Reds manager Dusty Baker has long been a punching bag to of his many critics. The offenses that are most often cited: Dusty's supposed skill at ruining arms, his preference for veterans and his tendency to give far too many at-bats to the likes of Neifi Perez and Corey Patterson. Even his repeated references to the fact that he played with Hank Aaron have become a running joke.
That's all in good fun, and there's some justification for that criticism. But perhaps we should take a closer look at Baker's performance this year. With the Reds six games ahead of second-place Pittsburgh, I think the case can be made that Dusty is -- wait for it -- somewhat underrated as a manager.
Yes, that suggestion is going to be met with laughter in some quarters. After all: Kerry Wood! Mark Prior! Hank Aaron! I've been guilty of repeating those punch lines and, let's be honest, Dusty remains pretty deficient in many of the areas that are obvious to people who actually, you know, watch the games.
Baker's in-game management has not improved one iota over the years. He insists on using leadoff hitters with sub-.300 OBPs. His catcher must always bat eighth and his shortstop must always hit first or second. Those are his rules, and Baker rarely wavers, no matter the personnel at his disposal.
Further, his bullpen usage has been curious, to put it lightly. He uses Sean Marshall -- one of the best relievers in either league over the past three years -- as a situational lefty, and Baker has a bizarre predilection for using guys like Logan Ondrusek in the eighth inning. Plus …
Wait. Wasn't I supposed to be defending Dusty?
The point, of course, is that Baker's weaknesses as a manager are on full display each and every day while his strengths may not be as visible to the naked eye. Baker is reputed to have a talent at managing the individual players and the atmosphere in the clubhouse.
All available evidence suggests that the reputation is well-deserved.
Players clearly love playing for him, and he's very vocal about standing up for his guys. No, we can't quantify it, but it's a real skill, in my opinion.
What can be quantified is the fact that this year's Reds have overachieved, and Baker has to be given some credit for getting the most out of this club. Since Joey Votto's surgery, Baker has mixed and matched, plugged holes and led the Reds to 20 wins in 28 games. I dare say no one on earth could have predicted, with an offense that had been struggling all season even with Votto, that Cincinnati could have extended its lead in the NL Central by five games without their MVP.
Baker also takes heat because, purportedly, he doesn't play some players enough (Devin Mesoraco, specifically), or he sits some players too often, or rests them at odd times (during important games, for example). Much of that criticism is overblown. Mesoraco is a talented rookie, but it's reasonable to ease him into more playing time when you have another catcher (Ryan Hanigan) who plays great defense and gets on base at a good clip.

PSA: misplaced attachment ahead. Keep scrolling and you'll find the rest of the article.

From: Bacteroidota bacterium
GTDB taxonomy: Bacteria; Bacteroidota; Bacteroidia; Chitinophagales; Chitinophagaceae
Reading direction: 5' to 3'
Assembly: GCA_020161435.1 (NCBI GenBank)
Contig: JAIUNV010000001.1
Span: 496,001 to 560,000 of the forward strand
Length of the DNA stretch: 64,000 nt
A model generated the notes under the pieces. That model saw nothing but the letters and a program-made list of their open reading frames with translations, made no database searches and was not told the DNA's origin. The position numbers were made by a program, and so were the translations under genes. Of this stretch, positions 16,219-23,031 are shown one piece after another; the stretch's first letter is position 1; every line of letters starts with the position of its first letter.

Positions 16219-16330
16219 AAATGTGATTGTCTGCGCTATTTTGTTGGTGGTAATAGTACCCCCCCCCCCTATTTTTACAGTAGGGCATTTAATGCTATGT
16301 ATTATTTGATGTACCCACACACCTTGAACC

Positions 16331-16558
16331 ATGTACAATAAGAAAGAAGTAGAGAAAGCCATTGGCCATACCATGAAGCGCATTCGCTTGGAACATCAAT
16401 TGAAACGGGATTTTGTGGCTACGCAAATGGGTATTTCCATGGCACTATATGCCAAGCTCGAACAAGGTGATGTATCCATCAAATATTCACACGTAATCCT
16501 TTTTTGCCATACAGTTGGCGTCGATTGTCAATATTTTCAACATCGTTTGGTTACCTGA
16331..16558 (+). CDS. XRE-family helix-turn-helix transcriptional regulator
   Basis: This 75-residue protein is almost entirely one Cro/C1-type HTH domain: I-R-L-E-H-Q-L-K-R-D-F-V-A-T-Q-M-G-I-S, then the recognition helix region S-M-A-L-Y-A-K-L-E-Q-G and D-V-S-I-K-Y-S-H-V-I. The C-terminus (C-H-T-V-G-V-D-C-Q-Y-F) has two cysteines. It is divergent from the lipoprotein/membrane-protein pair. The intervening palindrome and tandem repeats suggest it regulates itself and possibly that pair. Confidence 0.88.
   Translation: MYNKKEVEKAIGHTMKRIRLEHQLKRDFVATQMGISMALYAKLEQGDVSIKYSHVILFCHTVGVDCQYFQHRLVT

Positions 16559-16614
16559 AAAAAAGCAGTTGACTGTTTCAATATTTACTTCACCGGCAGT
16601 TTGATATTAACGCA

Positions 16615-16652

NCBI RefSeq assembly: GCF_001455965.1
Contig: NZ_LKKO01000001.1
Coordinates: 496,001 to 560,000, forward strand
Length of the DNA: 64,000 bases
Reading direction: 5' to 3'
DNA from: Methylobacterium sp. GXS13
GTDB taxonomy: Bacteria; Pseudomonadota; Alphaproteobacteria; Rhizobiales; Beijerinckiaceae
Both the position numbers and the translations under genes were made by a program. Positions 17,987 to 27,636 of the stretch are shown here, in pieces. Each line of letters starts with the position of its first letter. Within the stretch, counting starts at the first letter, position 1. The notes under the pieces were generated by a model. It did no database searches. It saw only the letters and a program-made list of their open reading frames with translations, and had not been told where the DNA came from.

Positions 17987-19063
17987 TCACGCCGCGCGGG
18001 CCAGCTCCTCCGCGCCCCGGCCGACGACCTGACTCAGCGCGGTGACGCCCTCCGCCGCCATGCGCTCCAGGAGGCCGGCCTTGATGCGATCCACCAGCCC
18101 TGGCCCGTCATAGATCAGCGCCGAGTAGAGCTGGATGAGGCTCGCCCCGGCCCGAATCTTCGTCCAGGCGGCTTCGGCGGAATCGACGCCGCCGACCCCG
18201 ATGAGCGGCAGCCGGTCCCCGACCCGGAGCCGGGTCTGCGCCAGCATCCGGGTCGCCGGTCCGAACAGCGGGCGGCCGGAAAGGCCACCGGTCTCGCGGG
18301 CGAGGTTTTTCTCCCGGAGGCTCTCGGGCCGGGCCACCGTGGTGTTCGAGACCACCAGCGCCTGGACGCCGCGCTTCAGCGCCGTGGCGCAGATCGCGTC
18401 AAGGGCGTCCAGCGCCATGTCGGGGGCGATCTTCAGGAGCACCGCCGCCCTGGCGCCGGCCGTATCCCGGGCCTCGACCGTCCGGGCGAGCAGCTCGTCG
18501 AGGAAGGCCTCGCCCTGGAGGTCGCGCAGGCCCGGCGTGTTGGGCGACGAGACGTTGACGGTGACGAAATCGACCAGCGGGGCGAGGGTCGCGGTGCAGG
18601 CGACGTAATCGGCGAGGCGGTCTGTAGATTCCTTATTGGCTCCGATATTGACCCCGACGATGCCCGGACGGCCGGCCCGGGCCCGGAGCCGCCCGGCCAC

As noted by one of the Reds' beat reporters, there's a rhyme for Baker’s reason.
He keeps guys rested (Scott Rolen is the best example of recent years), and he gets everyone enough playing time to keep them sharp. (Importantly, he hasn't given anyone more playing time than they deserve; there are no Corey Patterson/Willy Taveras disasters on this year's club.)
Even more interesting, one data point in favor of Baker’s ability to keep players fresh is that his teams have traditionally finished strong. The overall winning percentage of Baker's teams is .524. The winning percentage of those same teams during September is .558. The September winning percentage of Baker's five previous playoff teams: .621.
Finally, even his critics will be forced to admit that most of the well-worn accusations leveled at Baker largely don't apply to this year's Reds team.
He abuses pitchers? Well, Baker has used the same five starters all season long, without injuries or overuse. Four of those starters are age 26 or younger. This is the single biggest clichéd criticism of Baker over the years, but evidence of pitcher abuse during his Cincinnati years has been almost nonexistent.
He prefers veterans? Well, at times this season, Baker has had three rookies -- Mesoraco, Zack Cozart, and Todd Frazier -- in the starting lineup together. Cozart has more at-bats than anyone on the team and Frazier has emerged as, perhaps, the most important player on the club (Non-Votto/Cueto Division). Okay, Frazier is at least the most important former Little League World Series star on the current roster.
Dusty Baker isn't perfect, by any means, but if you can see past the goofy stuff he does every night, you might find that, overall, he's done a pretty good job with this year's Reds, under some difficult circumstances.
Besides, did you know that Dusty played with Hank Aaron?